Throughout the Fall 2022 semester, three 360° course clusters had opportunities to explore their central themes outside the classroom, traveling within the U.S. and abroad. Below are reflections from our students.
Helen Christ '24, our cluster liaison from Minerals, Museums, and Western Colonialism spent eight days in London and Bristol, England.
“This course cluster has fundamentally changed the way I view museums and collections. As an archaeology major, I have been really interested in learning how museums, a space we usually view as objective, can instead be used to create and perpetuate power imbalances. Our visits to the Bristol and Sedgwick Museums introduced us to curators who were actively working to change these narratives and to bring underrepresented voices into the conversation. Back at home, we were exposed each week to new ways that geology intersects with colonialism, making it clear how interconnected our sciences are with extraction of both resources and people. This insight proved invaluable in researching an individual mine-site, and consequently working to enact those curatorial changes we learned about in our own cataloging processes.”
Rachael Sharp '25 from the Climate Change: Science and Politics cluster explored Freiburg and Sankt Peter, Germany.
"Although climate change is a vast and complex topic, this cluster has allowed us to break it down into manageable and straightforward pieces. We have learned an extremely important lesson—climate change not only impacts our water, the biosphere, or the weather, but communities and individuals too. To hurt and pollute the earth is to hurt and pollute ourselves. We examined case studies of both developed and developing countries who have to carry the responsibility of combating climate change. Visiting Freiburg and St. Peter was an amazing opportunity to see the way communities mitigate climate change in practice."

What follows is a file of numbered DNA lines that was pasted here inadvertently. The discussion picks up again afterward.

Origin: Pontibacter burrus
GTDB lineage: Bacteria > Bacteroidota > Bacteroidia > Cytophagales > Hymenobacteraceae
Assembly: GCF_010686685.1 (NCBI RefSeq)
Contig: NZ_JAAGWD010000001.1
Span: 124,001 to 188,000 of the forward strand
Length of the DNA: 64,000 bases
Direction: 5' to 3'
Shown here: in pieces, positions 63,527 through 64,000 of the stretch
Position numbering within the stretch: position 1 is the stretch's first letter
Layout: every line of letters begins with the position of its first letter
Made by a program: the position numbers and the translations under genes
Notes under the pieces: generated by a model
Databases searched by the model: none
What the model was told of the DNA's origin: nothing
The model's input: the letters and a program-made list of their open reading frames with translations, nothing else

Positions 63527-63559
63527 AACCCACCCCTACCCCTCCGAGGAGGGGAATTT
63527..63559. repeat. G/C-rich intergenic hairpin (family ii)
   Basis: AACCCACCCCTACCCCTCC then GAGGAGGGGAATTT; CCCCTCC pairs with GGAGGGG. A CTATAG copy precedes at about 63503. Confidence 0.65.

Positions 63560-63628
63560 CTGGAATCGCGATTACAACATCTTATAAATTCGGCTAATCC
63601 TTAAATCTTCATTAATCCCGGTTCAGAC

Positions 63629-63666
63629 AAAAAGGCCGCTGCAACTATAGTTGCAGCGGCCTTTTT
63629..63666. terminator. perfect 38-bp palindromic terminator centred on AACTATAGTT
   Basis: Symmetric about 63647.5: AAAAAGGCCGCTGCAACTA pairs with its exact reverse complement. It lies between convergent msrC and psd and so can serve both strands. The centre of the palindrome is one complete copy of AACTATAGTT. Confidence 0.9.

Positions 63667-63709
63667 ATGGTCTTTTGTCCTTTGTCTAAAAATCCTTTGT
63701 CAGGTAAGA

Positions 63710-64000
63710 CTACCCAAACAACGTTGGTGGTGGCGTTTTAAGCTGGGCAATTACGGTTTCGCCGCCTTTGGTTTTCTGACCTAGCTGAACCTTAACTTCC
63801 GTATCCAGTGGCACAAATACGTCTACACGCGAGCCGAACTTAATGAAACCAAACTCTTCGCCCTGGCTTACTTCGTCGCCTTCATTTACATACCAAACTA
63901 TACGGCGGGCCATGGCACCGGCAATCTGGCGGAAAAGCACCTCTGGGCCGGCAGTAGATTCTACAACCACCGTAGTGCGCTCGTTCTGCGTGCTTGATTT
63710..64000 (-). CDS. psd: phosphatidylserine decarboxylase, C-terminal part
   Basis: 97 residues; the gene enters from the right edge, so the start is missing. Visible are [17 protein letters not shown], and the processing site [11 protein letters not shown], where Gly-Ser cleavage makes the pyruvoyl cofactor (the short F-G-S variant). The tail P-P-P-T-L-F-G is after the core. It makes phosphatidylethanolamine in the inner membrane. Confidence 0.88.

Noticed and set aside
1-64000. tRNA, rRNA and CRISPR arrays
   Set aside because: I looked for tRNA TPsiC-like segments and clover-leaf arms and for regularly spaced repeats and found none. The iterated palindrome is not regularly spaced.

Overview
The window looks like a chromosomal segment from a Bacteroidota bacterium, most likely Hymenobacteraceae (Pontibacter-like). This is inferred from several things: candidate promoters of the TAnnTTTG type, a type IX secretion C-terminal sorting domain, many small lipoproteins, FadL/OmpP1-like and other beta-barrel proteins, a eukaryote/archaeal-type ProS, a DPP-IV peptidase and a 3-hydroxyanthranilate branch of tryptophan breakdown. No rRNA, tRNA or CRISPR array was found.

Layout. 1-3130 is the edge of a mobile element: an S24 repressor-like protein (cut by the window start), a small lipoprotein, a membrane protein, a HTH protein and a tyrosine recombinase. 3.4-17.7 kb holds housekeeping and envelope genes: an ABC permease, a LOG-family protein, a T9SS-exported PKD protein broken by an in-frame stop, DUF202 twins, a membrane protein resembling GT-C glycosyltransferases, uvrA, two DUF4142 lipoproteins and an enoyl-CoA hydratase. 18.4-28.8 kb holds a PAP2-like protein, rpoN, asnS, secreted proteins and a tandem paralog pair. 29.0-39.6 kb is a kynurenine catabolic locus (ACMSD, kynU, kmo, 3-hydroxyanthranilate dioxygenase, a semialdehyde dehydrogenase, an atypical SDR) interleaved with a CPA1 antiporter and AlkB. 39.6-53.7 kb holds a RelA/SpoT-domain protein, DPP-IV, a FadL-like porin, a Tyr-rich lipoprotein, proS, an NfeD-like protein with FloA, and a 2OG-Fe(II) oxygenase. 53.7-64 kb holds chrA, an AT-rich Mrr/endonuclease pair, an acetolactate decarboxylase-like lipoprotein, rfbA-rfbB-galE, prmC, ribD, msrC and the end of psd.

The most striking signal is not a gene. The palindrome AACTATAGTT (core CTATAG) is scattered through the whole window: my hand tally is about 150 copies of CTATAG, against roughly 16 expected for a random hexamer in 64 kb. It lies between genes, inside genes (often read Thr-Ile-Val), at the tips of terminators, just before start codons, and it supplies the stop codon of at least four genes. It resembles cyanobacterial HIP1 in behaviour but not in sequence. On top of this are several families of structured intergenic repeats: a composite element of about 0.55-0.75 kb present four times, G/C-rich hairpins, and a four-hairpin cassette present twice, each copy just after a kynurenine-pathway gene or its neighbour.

After completing this cluster, Rachael has decided to major in environmental studies, with a minor in health studies. Learning about how climate change impacts people and communities was incredibly motivating and impactful to them. They hope to address ways in which our health is intrinsically linked to the health of the environment in their future studies and career.
Melanie Sung-Clarke '23 from the Taste cohort spent four days in New York City.
“Food and taste are socially, politically, and culturally influenced and indicative of a specific time and place. For example, Chinese immigrants created chop suey as a survival tactic for bringing in business under the Chinese Exclusion Act. To this day, many non-Asian American’s conception of Chinese cuisine is reflective of Americanized Chinese food, and some still prefer this inauthentic portrayal of Chinese cuisine. Going off the idea of taste preferences, I will also take away from this 360° subjectivity of what is 'good' and 'bad' food. The flavor profiles or textures that I am attentive and welcoming of may be influenced by individual as well as cultural factors. And something might just not be my cup of coffee!”